The ‘monitored hate crime’ agreed definition is:

  • any criminal offence which is perceived, by the victim or any other person, to be motivated by a hostility or prejudice based on a person’s race or perceived race (any racial group or ethnic background including countries within the United Kingdom and Gypsy & Traveller groups)
  • any criminal offence which is perceived, by the victim or any other person, to be motivated by a hostility or prejudice based on a person’s religion or perceived religion (any religious group including those who have no faith)
  • any criminal offence which is perceived, by the victim or any other person, to be motivated by a hostility or prejudice based on a person’s sexual orientation or perceived sexual orientation
  • any criminal offence which is perceived, by the victim or any other person, to be motivated by a hostility or prejudice based on a person’s disability or perceived disability (any disability including physical disability, learning disability and mental health)
  • any criminal offence which is perceived, by the victim or any other person, to be motivated by a hostility or prejudice against a person who is transgender or perceived to be transgender (including people who are transsexual, transgender, transvestite and those who hold a Gender Recognition Certificate under the Gender Recognition Act 2004)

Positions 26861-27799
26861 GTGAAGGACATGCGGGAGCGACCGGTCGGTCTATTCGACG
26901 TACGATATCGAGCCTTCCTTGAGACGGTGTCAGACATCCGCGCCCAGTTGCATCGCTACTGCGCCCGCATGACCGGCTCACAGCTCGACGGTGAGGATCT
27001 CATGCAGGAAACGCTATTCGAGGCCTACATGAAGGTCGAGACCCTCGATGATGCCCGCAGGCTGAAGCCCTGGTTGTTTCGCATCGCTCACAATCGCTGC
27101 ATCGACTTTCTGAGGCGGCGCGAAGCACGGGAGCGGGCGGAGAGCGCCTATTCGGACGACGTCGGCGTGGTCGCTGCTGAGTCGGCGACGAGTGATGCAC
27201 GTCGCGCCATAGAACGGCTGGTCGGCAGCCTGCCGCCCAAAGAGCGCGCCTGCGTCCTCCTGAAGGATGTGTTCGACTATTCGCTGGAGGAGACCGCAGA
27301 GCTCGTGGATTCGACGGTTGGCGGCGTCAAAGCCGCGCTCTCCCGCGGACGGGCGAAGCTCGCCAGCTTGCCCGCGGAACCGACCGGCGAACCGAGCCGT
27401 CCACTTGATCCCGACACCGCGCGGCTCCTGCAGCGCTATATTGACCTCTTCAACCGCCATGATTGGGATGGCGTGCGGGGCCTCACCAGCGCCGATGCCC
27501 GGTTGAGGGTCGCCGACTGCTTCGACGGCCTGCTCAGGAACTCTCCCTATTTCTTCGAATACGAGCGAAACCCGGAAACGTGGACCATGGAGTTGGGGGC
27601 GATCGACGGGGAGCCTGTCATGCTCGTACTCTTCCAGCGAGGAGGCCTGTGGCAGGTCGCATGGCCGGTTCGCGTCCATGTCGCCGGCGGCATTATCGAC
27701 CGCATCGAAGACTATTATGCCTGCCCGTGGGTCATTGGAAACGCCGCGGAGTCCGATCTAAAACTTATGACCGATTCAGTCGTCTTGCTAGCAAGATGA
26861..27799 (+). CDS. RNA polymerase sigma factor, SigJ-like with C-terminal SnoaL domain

Data were collected from 44 police forces in England and Wales and cover notifiable offences (see the User Guide to Crime Statistics for England and Wales that were recorded by the police between 1 April 2011 and 31 March 2012. These data have been confirmed with police forces and are correct as at 31 August 2012.

The number of hate crimes will exceed the number of offences as forces were advised to record multiple strands as appropriate for each offence (2 forces provided data where only the primary strand was recorded).

These data are currently Official Statistics. While accreditation for National Statistics has not yet been sought from the UK Statistics Authority, the principles and protocols in the Code of Practice for Official Statistics have been followed where possible to ensure best practice.

8. Other data sources

Racist incidents, England and Wales 2011 to 2012 are published simultaneously with this release by the Home Office. Racist incidents differ from race hate crimes as they also include non-notifiable offences, incidents that were not subsequently recorded as crimes and ‘no crimes’ (see the User Guide to Crime Statistics for England and Wales).

Recorded hate crime data for 2011 for England, Wales and Northern Ireland are published simultaneously with this release by ACPO. These data relate to ‘recordable crimes’ under Home Office Counting Rules include solely one form of monitored hate crime for each offence.

Data from the 2009 to 2010 and 2010 to 2011 Crime Survey for England and Wales on the extent of and perceptions towards hate crime were published in 2012 in Hate crime, cyber security and the experience of crime among children 2010 to 2011.

The biennial Ministry of Justice publication [Statistics on Race and the Criminal Justice System] brings together statistical information on how members of the Black, Asian and Minority Ethnic communities are represented in the CJS as suspects, offenders, victims and employees/practitioners.

True Vision provides information about hate crime and how to report it.

For the latest available police recorded crime figures see Crime statistics, period ending March 2012.